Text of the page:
U.S. Attorney Geoffrey Berman of New York said that the non-prosecution agreement that spared Epstein from a heavy prison sentence a decade ago is binding only on federal prosecutors in Florida, where the deal was made, not on authorities in New York.
“While the charged conduct is from a number of years ago, it is still profoundly important to the many alleged victims — now young women,” Berman said. “They deserve their day in court. We are proud to be standing up for them by bringing this indictment.”
The federal prosecutor urged other possible victims to contact the FBI.
It was not immediately clear whether the Florida case and the new charges involved the same victims, since nearly all have remained anonymous.
Prosecutors in the New York case are seeking the forfeiture of Epstein’s mansion, a seven-story, 21,000-square-foot townhouse less than a block from Central Park. The home, formerly a prep school, is across the street from a home owned by Bill Cosby and has been valued at approximately $77 million.
Epstein, who is unmarried and whose friends have included President Donald Trump, former President Bill Clinton and Britain’s Prince Andrew, was arrested Saturday at an airport in New Jersey, just outside New York City. He was being held at the federal lockup in Manhattan.
Berman said prosecutors would oppose his release on bail.
“He has enormous wealth. The charges are very serious and carry with them a maximum sentence of 45 years, which to someone of Epstein’s age is basically a life sentence,” Berman said, “so we think he has every incentive to try and flee the jurisdiction.”
Epstein’s arrest came amid increased #MeToo-era scrutiny of the 2008 non-prosecution agreement that allowed Epstein to maintain his jet-set lifestyle that includes a Bentley and homes in Paris and the U.S. Virgin Islands, where he owns an island.
Under the once-secret deal — overseen by Alexander Acosta, who was the U.S. attorney in Miami at the time and is now Trump’s labor secretary — Epstein pleaded guilty to state charges of soliciting and procuring a person under 18 for prostitution. He avoided a possible life sentence and served 13 months in jail during which he was allowed out to go to his office during the day.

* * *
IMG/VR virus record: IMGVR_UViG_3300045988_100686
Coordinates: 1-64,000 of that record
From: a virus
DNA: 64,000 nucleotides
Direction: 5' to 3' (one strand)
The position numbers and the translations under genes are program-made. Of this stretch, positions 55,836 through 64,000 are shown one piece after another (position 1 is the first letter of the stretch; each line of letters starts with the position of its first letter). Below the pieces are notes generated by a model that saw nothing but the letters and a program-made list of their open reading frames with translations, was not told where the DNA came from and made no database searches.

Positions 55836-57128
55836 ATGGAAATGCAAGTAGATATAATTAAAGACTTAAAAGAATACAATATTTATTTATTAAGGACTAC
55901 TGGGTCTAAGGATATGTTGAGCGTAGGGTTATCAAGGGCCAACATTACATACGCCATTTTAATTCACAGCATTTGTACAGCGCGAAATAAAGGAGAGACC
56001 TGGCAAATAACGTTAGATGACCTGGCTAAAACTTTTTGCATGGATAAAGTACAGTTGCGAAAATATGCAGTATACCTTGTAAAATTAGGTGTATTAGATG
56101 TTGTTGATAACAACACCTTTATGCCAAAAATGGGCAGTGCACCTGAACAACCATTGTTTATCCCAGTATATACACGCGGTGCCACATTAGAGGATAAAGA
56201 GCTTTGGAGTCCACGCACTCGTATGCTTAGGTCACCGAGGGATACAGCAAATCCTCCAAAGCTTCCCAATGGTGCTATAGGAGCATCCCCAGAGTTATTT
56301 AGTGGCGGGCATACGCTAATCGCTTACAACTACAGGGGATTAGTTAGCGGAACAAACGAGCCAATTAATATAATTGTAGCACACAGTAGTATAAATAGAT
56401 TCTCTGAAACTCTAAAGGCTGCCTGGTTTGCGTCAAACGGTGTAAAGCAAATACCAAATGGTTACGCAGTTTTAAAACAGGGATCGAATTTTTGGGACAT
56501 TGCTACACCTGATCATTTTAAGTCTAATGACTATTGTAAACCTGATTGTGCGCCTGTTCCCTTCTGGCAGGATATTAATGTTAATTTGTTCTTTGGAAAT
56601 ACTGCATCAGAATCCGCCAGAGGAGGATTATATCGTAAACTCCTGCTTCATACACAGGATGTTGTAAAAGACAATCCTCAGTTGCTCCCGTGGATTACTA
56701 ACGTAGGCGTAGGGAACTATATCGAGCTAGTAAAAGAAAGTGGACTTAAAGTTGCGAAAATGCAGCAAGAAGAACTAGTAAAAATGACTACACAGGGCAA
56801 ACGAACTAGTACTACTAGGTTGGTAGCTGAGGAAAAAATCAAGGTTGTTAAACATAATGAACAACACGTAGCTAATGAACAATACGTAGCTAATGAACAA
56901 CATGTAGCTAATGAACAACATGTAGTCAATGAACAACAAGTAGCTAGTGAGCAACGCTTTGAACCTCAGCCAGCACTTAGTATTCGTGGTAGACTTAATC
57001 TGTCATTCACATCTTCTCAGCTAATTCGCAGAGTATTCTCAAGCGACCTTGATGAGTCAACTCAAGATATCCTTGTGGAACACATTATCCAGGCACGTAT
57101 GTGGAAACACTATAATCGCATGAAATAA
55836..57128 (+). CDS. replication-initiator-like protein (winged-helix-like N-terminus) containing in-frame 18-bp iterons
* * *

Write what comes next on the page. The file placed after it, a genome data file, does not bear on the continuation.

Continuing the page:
The deal also required that he reach financial settlements with dozens of his alleged victims and register as a sex offender.
Acosta has defended the agreement as appropriate, though the White House said in February that it was looking into his handling of the case.
Eleven years after letting Jeffrey Epstein off lightly with a secret deal, federal prosecutors made another run at putting the billionaire financier behind bars on sex charges, accusing him Monday of abusing dozens of underage girls as young as 14.
The new charges were brought by the public corruption unit within the U.S. attorney’s office in New York, which normally handles cases against politicians. Berman would not comment on why that was so, and he cautioned against reading anything into it.
According to court records in Florida, authorities say at least 40 underage girls were brought into Epstein’s Palm Beach mansion for sexual encounters after being recruited around the world.
Some of Epstein’s alleged victims have accused Prince Andrew and former Harvard law professor Alan Dershowitz with taking part in Epstein’s sex ring in London, New York and the Caribbean. Buckingham Palace has vehemently denied any involvement by Andrew, and Dershowitz has accused the victims of lying about him.
The non-prosecution agreement, examined in detail in a series of stories in The Miami Herald, is being challenged in federal court in Florida. A federal judge ruled earlier this year that Epstein’s victims should have been consulted under the law about the agreement, and he is now weighing whether to invalidate it.
Federal prosecutors recently filed court papers in the Florida case contending the deal must stand.
“The past cannot be undone; the government committed itself to the NPA, and the parties have not disputed that Epstein complied with its provisions,” prosecutors wrote.
Epstein’s guilty plea involved only state crimes, while the current case involves federal law. As a result, his constitutional protection against double jeopardy does not apply
Sisak reported from Port St. Lucie, Florida. Associated Press writers Ali Swenson, Colleen Long, Curt Anderson and Tom Hays contributed to this report.
MICHAEL R. SISAK and JIM MUSTIAN / The Associated Press
* This article was automatically syndicated and expanded from Truthdig.